(Robinson DL; Head injuries and bicycle helmet laws; Accid Anal Prev, 28, 4: p 463-475, 1996 http://www.cycle-helmets.com/robinson-head-injuries.pdf )

Cycling by secondary school children in Sydney reduced by 67% following legislation.

The British Medical Association reported that the health benefits of cycling exceed the injury risk by 20 to 1. Moderate cycling has many physical and mental benefits (BMA 1992) by reducing the risk of developing heart disease, diabetes, high blood pressure, colon cancer, depression and helping to control weight and increase fitness.

Serious head injury is associated with head rotation and helmets increase the risk due to the larger size and extra impacts.
http://www.cyclehelmets.org/1182.html
http://www.ctcyorkshirehumber.org.uk/US ... t_laws.pdf

Would it be sensible to take the risk of wearing one?

Jonty

Re: Stop Headway

Postby Jonty » 28 Sep 2010, 1:20pm

Steady rider wrote:UK
Rates killed per 100 million km
Urban roads, ‘A‘ roads, Other roads
Car 0.2, 0.1
cyclist 4.7, 0.5
Motorcyclist 8.4, 5.3

Rural roads, ‘A‘ roads, Other roads
Car 0.5, 0.6
cyclist 24, 3.2
Motorcyclist 17, 12
---------------
The 24 figure, rural A roads, would be 240 per billion km, compared with 5 per billion km for 'other' urban roads, 48 times higher risk.

Currently the Netherlands has a rate of about 11 per billion km, UK 24 per billion km, for cycling in general. The problem seems to be reducing this level of risk on rural A roads in the UK.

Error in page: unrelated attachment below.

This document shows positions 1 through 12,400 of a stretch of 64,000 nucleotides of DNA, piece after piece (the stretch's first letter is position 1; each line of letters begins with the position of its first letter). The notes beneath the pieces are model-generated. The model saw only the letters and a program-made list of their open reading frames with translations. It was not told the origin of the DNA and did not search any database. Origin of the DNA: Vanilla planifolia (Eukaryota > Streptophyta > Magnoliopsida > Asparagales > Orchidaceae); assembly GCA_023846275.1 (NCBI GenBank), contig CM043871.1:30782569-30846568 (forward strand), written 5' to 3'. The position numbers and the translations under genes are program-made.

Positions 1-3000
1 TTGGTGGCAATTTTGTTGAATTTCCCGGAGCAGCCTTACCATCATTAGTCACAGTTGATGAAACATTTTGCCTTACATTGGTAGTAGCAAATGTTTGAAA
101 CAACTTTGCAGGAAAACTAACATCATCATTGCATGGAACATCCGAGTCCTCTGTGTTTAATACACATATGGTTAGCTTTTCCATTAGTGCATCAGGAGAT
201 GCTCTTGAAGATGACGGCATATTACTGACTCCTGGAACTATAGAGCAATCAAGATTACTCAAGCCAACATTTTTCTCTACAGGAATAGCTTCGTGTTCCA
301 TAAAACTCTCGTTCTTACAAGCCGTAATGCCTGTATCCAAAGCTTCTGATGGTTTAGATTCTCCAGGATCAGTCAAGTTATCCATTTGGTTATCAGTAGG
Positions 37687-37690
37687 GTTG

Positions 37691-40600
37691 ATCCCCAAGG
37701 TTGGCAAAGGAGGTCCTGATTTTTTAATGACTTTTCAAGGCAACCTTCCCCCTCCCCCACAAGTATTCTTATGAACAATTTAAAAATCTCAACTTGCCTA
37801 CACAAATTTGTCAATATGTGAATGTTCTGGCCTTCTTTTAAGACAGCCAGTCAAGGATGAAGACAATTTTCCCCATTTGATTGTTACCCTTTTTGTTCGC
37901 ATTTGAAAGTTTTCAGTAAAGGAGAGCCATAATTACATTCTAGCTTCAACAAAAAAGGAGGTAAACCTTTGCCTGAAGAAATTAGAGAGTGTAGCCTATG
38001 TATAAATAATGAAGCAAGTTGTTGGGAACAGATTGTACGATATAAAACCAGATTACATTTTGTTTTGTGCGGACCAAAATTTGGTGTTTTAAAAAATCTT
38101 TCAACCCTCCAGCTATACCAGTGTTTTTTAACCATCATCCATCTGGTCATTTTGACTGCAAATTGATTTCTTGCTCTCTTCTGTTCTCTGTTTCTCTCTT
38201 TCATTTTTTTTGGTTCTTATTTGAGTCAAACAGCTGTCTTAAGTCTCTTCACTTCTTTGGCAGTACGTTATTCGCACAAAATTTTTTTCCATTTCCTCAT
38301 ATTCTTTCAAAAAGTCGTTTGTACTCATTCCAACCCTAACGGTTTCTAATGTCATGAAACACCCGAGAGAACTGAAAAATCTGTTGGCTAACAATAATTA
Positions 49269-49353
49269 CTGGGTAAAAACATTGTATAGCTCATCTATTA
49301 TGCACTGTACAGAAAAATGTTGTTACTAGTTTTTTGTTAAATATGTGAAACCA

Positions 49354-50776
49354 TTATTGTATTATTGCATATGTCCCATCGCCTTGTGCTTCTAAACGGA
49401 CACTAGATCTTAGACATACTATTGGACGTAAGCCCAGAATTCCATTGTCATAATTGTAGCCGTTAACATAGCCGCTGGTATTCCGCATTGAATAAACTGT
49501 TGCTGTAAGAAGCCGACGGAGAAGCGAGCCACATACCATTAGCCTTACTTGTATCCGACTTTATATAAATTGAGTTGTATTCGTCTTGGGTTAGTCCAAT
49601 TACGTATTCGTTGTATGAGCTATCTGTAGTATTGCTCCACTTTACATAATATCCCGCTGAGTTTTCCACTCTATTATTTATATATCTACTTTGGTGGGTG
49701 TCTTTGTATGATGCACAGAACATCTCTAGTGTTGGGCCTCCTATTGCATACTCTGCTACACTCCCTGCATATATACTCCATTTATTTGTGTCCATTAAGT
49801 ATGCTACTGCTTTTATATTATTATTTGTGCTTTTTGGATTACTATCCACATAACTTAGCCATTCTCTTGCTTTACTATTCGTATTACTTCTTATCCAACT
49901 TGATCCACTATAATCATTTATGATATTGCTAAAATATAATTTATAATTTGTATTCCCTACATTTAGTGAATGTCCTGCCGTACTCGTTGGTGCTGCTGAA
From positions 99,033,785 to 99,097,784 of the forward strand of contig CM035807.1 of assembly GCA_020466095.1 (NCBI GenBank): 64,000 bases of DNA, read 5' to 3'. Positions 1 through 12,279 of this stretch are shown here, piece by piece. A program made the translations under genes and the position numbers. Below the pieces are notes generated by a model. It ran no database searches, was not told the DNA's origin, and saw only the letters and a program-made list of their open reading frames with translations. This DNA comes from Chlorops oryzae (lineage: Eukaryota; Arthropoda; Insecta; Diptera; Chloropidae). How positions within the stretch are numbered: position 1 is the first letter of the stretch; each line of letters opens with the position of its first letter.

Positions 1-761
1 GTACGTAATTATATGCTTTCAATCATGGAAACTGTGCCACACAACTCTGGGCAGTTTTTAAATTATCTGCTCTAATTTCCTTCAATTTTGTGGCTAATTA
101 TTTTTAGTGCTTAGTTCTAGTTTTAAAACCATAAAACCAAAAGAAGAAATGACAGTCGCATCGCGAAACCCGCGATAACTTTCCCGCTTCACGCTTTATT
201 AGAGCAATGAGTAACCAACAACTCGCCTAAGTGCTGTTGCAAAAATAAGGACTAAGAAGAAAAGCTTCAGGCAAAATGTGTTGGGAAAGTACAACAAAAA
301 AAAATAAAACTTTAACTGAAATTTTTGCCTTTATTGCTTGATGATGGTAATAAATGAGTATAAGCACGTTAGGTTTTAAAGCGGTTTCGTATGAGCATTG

The problem with Headway is they convey the message helmets are safe and take up time that could be spent on addressing the main problems.


Interesting when the stats are disaggregated.
Has anyone any suggestions as to how to make rural "A" roads safer for cyclists? Presumably, Steadrider, you are referring to the main inter-city road network, except motorways when you refer to Rural "A" roads?
jonty

Jonty

Re: Stop Headway

Postby Jonty » 28 Sep 2010, 1:24pm

Cunobelin wrote:
Jonty wrote:
Cunobelin wrote:Which is why cyclists are so dangerous!

1. Several thousand pedestrians are killed each year in vehicle accidents
2. One pedestrian is killed every few years by a cyclist
3. However the journey time and distances are greatly different.

When you correct these figures and put the "risk / exposure" into the equation - pedestrians are at greater threat from cyclists (and more likely to be killed by one) than from vehicles.